||It has been suggested that Boomerang effect (psychology) be merged into this article. (Discuss) Proposed since June 2016.|
Reactance is a motivational reaction to offers, persons, rules, or regulations that threaten or eliminate specific behavioral freedoms. Reactance occurs when a person feels that someone or something is taking away their choices or limiting the range of alternatives.
Reactances can occur when someone is heavily pressured to accept a certain view or attitude. Reactance can cause the person to adopt or strengthen a view or attitude that is contrary to what was intended, and also increases resistance to persuasion. People using reverse psychology are playing on at least an informal awareness of reactance, attempting to influence someone to choose the opposite of what they request.
Psychological reactance occurs in response to threats to perceived behavioral freedoms. An example of such behavior can be observed when an individual engages in a prohibited activity in order to deliberately taunt the authority who prohibits it, regardless of the utility or disutility that the activity confers. An individual's freedom to select when and how to conduct their behavior, and the level to which they are aware of the relevant freedom--and are able to determine behaviors necessary to satisfy that freedom--affect the generation of psychological reactance. It is assumed that if a person's behavioral freedom is threatened or reduced, they become motivationally aroused. The fear of loss of further freedoms can spark this arousal and motivate them to re-establish the threatened freedom. Because this motivational state is a result of the perceived reduction of one's freedom of action, it is considered a counterforce, and thus is called "psychological reactance".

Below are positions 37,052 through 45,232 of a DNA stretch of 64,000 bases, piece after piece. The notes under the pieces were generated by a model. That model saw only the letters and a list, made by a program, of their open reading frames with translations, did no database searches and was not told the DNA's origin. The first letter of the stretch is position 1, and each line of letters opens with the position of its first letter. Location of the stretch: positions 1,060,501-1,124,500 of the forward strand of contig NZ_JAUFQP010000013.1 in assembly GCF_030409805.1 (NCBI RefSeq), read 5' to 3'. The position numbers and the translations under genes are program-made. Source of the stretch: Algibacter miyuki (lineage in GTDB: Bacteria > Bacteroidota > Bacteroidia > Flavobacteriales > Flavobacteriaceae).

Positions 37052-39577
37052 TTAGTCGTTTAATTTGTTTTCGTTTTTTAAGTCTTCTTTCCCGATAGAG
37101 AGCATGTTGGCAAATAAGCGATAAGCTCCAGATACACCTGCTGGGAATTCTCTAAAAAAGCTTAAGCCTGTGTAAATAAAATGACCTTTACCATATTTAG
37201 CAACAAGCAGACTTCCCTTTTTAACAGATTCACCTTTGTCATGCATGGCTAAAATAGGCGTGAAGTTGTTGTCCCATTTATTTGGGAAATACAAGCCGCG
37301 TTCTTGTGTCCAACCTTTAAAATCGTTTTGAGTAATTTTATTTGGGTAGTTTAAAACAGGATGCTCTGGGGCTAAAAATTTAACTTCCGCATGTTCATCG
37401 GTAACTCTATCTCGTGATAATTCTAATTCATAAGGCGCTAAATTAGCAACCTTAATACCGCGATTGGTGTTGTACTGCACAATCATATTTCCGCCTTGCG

There are four important elements to reactance theory: perceived freedom, threat to freedom, reactance, and restoration of freedom. Freedom is not an abstract consideration, but rather a feeling associated with real behaviors, including actions, emotions, and attitudes.
Reactance also explains denial as it is encountered in addiction counselling. According to William R. Miller, "Research demonstrates that a counselor can drive resistance (denial) levels up and down dramatically according to his or her personal counseling style". Use of a "respectful, reflective approach" described in motivational interviewing and applied as motivation enhancement therapy, rather than by argumentation, the accusation of "being in denial", and direct confrontations, lead to the motivation to change and avoid the resistance and denial, or reactance, elicited by strong direct confrontation. For a complete review of how confrontation became popular in addiction treatment, see Miller, W.R. & White, W.
Reactance theory assumes there are "free behaviors" individuals perceive and can take part in at any given moment. For a behavior to be free, the individual must have the relevant physical and psychological abilities to partake in it, and must know they can engage in it at the moment, or in the near future.
"Behavior" includes any imaginable act. More specifically, behaviors may be explained as "what one does (or doesn't do)", "how one does something", or "when one does something". It is not always clear, to an observer, or the individuals themselves, if they hold a particular freedom to engage in a given behavior. When a person has such a free behavior they are likely to experience reactance whenever that behavior is restricted, eliminated, or threatened with elimination.